A small but growing number of cities are tackling climate change
13% of nearly 900 cities tracked by the nonprofit CDP get a top rating on climate change action — a fraction of the total population, but roughly double the number of cities on the organization's 2018 list.
Why it matters: Cities create more than 60% of the world's greenhouse gas emissions and consume 78% of the world’s energy. The 105 cities who received an "A" rating from CDP represent a combined population of 170 million.
Where it stands: Big cities in mostly developed parts of the world — including Europe, North America and Australia — dominate CDP's "A List" for taking steps to reduce heat-trapping emissions and adapt to a warmer planet.
- Los Angeles, Boston, New York City, Baltimore, Mexico City, Toronto, Paris, Berlin, Cape Town and Athens are among those setting strict emissions reduction goals and seeking to adapt to climate hazards like flooding and heatwaves. See the full list here.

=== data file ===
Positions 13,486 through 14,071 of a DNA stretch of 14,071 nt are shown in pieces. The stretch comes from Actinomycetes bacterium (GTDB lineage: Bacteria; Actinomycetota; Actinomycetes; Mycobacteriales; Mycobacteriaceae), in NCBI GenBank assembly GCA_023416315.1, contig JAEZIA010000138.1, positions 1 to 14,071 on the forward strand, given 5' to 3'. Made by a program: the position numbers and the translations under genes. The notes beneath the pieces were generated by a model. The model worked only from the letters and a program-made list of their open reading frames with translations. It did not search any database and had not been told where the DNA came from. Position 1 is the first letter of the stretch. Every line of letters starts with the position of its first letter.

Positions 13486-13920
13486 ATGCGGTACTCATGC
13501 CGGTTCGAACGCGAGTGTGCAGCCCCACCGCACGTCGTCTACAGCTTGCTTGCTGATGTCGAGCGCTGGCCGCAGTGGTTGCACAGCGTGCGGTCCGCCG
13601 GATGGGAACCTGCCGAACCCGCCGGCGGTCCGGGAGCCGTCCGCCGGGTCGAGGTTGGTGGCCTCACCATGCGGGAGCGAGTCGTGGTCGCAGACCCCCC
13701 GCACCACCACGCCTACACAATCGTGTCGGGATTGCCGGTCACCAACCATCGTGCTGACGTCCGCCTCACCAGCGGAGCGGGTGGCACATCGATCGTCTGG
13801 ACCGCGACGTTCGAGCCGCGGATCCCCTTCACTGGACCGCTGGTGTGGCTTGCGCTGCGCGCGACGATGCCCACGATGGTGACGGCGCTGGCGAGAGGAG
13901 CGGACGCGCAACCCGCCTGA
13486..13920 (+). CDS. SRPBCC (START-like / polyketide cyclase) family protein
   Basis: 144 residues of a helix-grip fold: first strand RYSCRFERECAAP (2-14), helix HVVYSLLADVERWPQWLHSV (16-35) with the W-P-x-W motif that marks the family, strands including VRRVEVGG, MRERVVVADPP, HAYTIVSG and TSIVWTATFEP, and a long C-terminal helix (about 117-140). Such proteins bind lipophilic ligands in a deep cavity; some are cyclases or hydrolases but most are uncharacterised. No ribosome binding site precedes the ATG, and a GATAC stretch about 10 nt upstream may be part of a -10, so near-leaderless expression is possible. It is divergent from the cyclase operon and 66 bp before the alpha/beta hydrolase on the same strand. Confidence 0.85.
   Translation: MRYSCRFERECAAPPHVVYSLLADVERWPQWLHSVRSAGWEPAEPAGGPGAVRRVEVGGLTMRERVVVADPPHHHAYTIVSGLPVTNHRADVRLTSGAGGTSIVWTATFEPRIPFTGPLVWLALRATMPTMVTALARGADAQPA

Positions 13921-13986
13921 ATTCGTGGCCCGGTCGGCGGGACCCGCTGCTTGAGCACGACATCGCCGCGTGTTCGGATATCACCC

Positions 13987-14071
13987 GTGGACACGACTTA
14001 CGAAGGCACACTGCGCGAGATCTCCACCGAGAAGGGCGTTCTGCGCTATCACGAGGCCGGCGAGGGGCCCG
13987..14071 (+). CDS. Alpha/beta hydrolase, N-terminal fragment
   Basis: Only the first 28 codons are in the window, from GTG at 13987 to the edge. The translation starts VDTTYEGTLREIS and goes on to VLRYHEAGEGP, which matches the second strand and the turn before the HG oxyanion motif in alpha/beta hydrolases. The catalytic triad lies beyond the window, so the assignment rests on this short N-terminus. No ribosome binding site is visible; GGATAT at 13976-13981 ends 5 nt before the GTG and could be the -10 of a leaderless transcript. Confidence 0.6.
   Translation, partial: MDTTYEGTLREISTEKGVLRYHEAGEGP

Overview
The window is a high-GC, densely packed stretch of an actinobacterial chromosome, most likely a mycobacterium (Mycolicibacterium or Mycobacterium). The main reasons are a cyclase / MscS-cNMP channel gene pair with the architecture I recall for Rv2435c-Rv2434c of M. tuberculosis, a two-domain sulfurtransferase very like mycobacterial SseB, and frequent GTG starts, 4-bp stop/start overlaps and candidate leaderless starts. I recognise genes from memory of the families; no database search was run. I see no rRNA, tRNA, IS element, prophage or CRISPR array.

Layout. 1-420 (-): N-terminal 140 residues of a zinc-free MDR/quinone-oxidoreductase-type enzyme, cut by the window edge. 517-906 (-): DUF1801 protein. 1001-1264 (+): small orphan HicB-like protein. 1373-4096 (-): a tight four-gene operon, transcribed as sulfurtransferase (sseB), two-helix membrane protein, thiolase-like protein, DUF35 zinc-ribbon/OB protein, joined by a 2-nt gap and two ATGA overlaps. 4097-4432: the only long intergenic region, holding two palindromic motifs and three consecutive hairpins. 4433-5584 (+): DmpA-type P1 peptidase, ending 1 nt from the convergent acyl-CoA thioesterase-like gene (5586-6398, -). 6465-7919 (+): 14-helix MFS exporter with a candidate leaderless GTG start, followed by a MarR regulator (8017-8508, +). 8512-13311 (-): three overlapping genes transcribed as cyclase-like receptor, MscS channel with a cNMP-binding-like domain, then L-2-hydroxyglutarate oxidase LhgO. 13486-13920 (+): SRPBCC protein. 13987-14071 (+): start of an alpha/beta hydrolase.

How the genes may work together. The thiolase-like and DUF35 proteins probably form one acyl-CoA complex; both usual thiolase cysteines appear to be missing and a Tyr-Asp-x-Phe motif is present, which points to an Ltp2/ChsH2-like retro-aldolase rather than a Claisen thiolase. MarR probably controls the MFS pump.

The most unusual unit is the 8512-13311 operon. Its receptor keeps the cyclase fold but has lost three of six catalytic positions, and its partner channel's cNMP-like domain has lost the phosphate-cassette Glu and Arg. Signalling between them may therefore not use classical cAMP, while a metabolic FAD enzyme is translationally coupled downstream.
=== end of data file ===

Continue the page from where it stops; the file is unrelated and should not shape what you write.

- The U.S. has the most cities on CDP's "A List," followed by Canada and Sweden.
Yes, but: While these cities have set forward-looking goals like lowering carbon emissions by 2050 and using more renewable power for energy consumption, a lot of these actions haven't yet been executed. CDP scores cities on their intent to follow through, which is far from guaranteed.
The big picture: CDP, a London-based nonprofit that asks companies to record their environmental impact, only gave 43 cities an "A" rating in 2018. This year, that figure was bumped up to 105.
- City-level action to mitigate the effects of climate change is important, but national and international collaboration to cut carbon emissions is even more crucial for sweeping change.
Go deeper: What your city's climate will be in 2080